In the 1930s, concentrations of wealth and a diminishing middle class exacerbated the cruel impact of the Great Depression.
The recent announcement by the founder of Amazon, Jeff Bezos, that his company would give substantial raises to its lowest-paid employees should not blind us to the fact that most American workers are not receiving big wage increases.
Contrary to the ideal of a government of and by the people, new research shows Americans are almost always governed by the very privileged.
If you can find anyone not directly employed by President Trump who thinks that is remotely true, I’d be shocked. It’s certainly the case that unemployment is extremely low. But what is the state of the American worker, and what is the Trump administration doing for them? Or rather, what is the administration doing to them?
WASHINGTON — President Trump heads into a midterm referendum on his presidency showing no real progress on a core promise: to raise the wages of America’s ‘‘forgotten man and woman.’’
Forty, fifty or even sixty years ago, mention the phrase “working class” and most folks understood that to mean “blue collar” laborers such as a machinist, waitress, plumber, cop, production line worker, or housekeeper.
Sign the petition telling Speaker Ryan and Senate Leader McConnell to stop the war on the working class.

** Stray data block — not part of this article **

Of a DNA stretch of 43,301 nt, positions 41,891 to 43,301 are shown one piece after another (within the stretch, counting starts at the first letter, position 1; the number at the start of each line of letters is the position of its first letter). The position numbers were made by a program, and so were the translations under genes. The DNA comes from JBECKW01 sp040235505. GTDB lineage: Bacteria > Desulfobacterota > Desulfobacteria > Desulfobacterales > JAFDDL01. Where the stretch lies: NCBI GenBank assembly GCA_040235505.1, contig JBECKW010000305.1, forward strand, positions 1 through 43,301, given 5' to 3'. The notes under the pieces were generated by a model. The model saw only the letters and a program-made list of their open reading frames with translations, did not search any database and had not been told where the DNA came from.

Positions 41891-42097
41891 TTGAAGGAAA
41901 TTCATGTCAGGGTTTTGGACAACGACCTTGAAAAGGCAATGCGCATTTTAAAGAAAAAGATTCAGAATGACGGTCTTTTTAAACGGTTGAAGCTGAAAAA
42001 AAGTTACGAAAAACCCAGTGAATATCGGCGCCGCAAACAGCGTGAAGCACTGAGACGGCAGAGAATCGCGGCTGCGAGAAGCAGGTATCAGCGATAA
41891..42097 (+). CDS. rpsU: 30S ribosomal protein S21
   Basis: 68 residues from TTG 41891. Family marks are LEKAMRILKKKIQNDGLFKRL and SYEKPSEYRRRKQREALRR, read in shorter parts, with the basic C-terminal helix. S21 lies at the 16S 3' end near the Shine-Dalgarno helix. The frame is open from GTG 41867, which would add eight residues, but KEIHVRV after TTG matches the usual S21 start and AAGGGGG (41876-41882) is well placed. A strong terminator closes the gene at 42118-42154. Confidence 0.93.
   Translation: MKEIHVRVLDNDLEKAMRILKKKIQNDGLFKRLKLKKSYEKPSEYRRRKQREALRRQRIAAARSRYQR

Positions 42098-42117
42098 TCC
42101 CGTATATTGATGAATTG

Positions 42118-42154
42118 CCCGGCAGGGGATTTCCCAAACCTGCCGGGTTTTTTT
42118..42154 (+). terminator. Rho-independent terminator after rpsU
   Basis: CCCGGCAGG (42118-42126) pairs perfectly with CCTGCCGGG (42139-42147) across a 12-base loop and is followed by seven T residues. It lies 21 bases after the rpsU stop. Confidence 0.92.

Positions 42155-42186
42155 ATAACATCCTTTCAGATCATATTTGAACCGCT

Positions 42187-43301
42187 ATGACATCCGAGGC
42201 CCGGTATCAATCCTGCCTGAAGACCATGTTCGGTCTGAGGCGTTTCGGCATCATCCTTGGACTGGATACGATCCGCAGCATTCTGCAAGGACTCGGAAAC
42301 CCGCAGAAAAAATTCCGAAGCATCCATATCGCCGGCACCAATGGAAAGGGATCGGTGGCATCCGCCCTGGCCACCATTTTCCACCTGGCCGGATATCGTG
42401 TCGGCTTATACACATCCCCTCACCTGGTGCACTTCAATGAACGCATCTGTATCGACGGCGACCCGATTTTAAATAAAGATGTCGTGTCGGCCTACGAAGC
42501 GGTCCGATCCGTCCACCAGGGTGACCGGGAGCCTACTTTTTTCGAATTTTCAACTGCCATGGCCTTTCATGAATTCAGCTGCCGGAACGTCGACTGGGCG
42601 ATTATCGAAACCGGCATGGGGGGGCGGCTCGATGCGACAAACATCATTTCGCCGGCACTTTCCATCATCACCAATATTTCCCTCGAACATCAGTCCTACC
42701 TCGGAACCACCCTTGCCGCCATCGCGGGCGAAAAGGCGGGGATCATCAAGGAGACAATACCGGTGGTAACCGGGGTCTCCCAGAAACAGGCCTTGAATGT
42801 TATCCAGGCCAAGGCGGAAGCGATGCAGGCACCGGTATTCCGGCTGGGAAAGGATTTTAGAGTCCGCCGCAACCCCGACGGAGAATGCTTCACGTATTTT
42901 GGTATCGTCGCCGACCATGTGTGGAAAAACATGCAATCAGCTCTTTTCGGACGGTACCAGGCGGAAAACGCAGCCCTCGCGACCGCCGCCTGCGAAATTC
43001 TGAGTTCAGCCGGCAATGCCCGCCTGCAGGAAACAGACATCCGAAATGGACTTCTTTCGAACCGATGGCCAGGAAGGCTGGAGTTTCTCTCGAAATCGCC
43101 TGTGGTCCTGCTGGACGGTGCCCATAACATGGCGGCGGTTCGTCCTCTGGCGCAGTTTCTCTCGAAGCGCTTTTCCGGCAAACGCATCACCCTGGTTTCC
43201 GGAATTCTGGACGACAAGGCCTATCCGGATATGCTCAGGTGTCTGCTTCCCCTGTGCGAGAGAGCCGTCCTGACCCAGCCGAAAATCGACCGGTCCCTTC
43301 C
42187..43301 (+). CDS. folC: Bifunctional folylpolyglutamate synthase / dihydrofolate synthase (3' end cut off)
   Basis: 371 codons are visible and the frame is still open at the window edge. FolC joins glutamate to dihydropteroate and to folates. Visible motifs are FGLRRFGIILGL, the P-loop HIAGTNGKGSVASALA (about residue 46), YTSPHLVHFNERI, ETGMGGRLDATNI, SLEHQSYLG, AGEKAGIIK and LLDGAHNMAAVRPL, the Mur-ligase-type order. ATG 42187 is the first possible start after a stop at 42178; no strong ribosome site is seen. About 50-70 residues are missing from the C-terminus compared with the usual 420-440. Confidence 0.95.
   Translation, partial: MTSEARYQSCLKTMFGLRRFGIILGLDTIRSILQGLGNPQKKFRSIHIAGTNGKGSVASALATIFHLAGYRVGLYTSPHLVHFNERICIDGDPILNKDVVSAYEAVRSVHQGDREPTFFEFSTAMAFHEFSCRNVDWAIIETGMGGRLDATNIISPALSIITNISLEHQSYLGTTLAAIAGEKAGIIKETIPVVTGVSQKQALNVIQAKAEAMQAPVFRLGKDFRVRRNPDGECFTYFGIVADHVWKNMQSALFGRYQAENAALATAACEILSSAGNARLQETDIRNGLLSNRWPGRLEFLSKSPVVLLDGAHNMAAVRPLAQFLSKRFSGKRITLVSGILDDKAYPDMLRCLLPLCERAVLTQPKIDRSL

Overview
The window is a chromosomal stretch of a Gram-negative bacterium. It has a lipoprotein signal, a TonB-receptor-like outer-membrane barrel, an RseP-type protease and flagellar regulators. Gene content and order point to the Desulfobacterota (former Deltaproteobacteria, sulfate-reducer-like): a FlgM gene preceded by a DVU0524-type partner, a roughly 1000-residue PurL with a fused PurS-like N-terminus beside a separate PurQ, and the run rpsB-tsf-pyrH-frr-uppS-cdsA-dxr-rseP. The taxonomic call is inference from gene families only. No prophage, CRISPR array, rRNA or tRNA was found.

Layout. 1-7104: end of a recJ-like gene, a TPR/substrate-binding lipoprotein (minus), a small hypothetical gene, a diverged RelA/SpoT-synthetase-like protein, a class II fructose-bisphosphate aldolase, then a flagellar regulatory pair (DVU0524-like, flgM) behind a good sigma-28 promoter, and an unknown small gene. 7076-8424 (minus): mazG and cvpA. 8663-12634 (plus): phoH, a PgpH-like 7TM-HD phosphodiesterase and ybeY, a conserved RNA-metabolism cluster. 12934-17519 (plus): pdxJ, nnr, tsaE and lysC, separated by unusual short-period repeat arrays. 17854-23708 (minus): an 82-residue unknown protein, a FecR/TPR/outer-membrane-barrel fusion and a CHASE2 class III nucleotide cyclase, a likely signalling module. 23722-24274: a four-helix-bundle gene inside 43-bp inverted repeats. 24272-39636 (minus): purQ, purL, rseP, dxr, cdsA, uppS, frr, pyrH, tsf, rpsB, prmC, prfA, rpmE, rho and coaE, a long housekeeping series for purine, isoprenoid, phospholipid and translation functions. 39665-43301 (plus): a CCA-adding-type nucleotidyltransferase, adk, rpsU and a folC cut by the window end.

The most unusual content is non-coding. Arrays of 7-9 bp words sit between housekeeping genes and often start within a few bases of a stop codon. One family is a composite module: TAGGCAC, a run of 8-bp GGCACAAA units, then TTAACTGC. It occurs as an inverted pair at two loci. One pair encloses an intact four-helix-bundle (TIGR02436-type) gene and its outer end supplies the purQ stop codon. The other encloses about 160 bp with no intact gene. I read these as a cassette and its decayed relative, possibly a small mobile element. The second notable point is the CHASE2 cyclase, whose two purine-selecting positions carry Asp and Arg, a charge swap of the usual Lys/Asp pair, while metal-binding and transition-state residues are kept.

This interactive timeline includes all actions taken by the 115th Congress on Social Security, Medicare, ACA, and Medicaid.
The movement in Washington to gut our most crucial social insurance programs – not only Social Security and Medicare, but Medicaid, too – amounts to nothing less than a war on the working class: people at all levels of income and employment who are counting on retirement income and health security.
GOP talks of of targeting our earned benefits and health care in 2018.
From the pages of his own book to the public statements made by President Trump and members of his campaign or administration, theirs is ample evidence that this administration poses a great threat to the future of the earned benefits and other tax payer funded programs that keep workers, seniors, the disabled and their families financially stable.
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